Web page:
Blackbeard looked like a devil in battle Blackbeard knew the importance of image in his line of work. Before battle, he would dress all in black, strap several pistols to his chest and put on a large black captain’s hat. Then, he would put slow burning fuses in his hair and beard. The fuses constantly sputtered and gave off smoke, which wreathed him in a perpetual greasy fog. He looked like a devil who had stepped right out of hell and onto a pirate ship and most of his victims simply surrendered their cargo rather than fight him. Blackbeard intimidated his opponents this way because it was good business: if they gave up without a fight, he could keep their ship and he lost fewer men.
Blackbeard had some famous friends Besides Hornigold, Blackbeard sailed with some famous pirates. He was a friend of Charles Vane, who came to see him in North Carolina to try and enlist his help in establishing a pirate kingdom in the Caribbean (Blackbeard wasn’t interested, but his man and Vane’s had a legendary party). He sailed with Stede Bonnett, the “Gentleman Pirate” from the Barbados. Also, Blackbeard’s First Mate was a man named Israel Hands, and Robert Louis Stevenson borrowed the name for his classic Treasure Island.
Blackbeard went legit…sort of In 1718, Blackbeard went to North Carolina and accepted a pardon from Governor Charles Eden. He may have wanted to leave piracy behind, but his retirement didn’t last long. Before long, Blackbeard had struck a deal with the crooked Governor: loot for protection. Eden helped Blackbeard appear legit, and Blackbeard shared his takings. It was an arrangement that benefitted both men until Blackbeard’s death.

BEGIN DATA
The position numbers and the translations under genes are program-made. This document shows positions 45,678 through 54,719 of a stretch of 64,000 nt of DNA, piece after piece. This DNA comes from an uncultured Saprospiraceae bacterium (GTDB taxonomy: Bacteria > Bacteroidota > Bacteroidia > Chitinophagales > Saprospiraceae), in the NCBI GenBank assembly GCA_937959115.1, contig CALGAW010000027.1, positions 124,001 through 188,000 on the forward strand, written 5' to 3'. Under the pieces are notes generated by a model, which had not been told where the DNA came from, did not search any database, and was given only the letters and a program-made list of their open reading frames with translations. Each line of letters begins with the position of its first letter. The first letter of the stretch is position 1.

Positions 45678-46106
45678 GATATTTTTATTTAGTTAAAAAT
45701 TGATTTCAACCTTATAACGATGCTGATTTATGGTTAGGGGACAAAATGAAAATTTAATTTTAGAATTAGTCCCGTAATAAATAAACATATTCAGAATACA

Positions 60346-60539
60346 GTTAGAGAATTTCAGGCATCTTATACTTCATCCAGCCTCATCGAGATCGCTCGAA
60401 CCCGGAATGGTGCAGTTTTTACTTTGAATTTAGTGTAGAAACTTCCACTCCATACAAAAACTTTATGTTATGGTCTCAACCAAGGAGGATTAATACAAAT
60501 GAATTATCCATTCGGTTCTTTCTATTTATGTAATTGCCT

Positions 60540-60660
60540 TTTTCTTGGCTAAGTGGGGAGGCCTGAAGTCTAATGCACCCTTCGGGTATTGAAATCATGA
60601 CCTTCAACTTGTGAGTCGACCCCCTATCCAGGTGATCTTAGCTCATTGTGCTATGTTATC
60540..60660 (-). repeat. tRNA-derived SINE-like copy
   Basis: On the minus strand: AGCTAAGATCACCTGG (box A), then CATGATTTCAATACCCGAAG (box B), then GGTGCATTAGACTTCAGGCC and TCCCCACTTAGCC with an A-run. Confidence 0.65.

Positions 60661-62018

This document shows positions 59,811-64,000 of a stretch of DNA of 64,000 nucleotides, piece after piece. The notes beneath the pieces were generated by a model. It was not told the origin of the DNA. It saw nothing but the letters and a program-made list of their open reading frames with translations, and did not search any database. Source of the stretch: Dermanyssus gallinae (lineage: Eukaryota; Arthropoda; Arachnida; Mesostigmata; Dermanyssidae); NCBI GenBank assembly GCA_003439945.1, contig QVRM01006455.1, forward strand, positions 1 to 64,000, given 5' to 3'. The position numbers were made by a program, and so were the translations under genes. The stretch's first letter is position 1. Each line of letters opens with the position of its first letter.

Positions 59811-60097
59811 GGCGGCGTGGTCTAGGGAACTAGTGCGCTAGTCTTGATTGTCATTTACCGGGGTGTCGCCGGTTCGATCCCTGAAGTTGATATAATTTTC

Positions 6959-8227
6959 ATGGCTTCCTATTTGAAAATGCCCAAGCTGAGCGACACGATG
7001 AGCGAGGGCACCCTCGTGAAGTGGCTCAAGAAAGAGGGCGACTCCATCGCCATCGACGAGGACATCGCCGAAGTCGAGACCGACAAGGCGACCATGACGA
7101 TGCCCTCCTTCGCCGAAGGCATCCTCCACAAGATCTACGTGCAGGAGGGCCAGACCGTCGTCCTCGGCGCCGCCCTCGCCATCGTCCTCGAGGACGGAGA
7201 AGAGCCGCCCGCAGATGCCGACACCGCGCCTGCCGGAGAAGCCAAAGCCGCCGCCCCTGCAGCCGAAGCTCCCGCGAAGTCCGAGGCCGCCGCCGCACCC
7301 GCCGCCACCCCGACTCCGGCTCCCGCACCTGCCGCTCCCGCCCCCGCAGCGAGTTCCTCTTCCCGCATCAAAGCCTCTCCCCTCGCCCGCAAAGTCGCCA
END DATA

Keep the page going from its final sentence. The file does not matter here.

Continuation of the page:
Blackbeard went down fighting Blackbeard wasn’t one to run from a fight. On November 22, 1718, Blackbeard was cornered by two Royal Navy sloops that had been sent to hunt him down. The pirate had relatively few men, as most of his men were on shore at the time, but he decided to fight. He almost got away, but in the end was brought down in hand-to-hand fighting on the deck of his ship. When Blackbeard was finally killed, they found five bullet wounds and twenty sword cuts on his body. His head was cut off and presented as proof to collect a bounty: his body was thrown into the water, and legend has it that it swam around the ship three times before sinking.
Blackbeard didn't leave behind any buried treasure That’s a common myth about Blackbeard and other pirates like him. There are no accounts of Blackbeard ever burying treasure, and nothing attributable to him has ever been dug up. Much of the loot that he captured was vulnerable to the elements, like fabrics or cocoa, and burying it would have ruined it (and it certainly would be in bad shape today!). Still, treasure hunters like to look around his old haunts to see if maybe he did leave something behind.
Blackbeard wasn't the most successful pirate Most people seem to think of Blackbeard as a sort of King of Pirates, perhaps the most successful pirate ever to sail the seven seas. This is far from the truth: other pirates were far more successful than Blackbeard. Henry Avery took a single treasure ship worth hundreds of thousands of pounds in 1695, which was far more than Blackbeard took in his whole career. “Black Bart” Roberts, a contemporary of Blackbeard, captured hundreds of ships, far more than Blackbeard ever did. Still, Blackbeard was an outstanding pirate, as such things go: he was an above average pirate captain for sure in terms of loot, even if he wasn’t the best ever.
Blackbeard's ship has been found Researchers think they have discovered the wreck of the mighty Queen Anne’s Revenge along the North Carolina coast. Searches of the site have yielded treasures such as cannons, anchors, musket barrels, a bell, a broken drinking glass and part of a sword. Work on the site is ongoing and researchers hope to turn up more. It’s the closest thing to buried treasure the famed pirate left behind!
Black Beards Lost ship
I hope you have enjoyed my snippets from the web, regarding Pirates and their American history.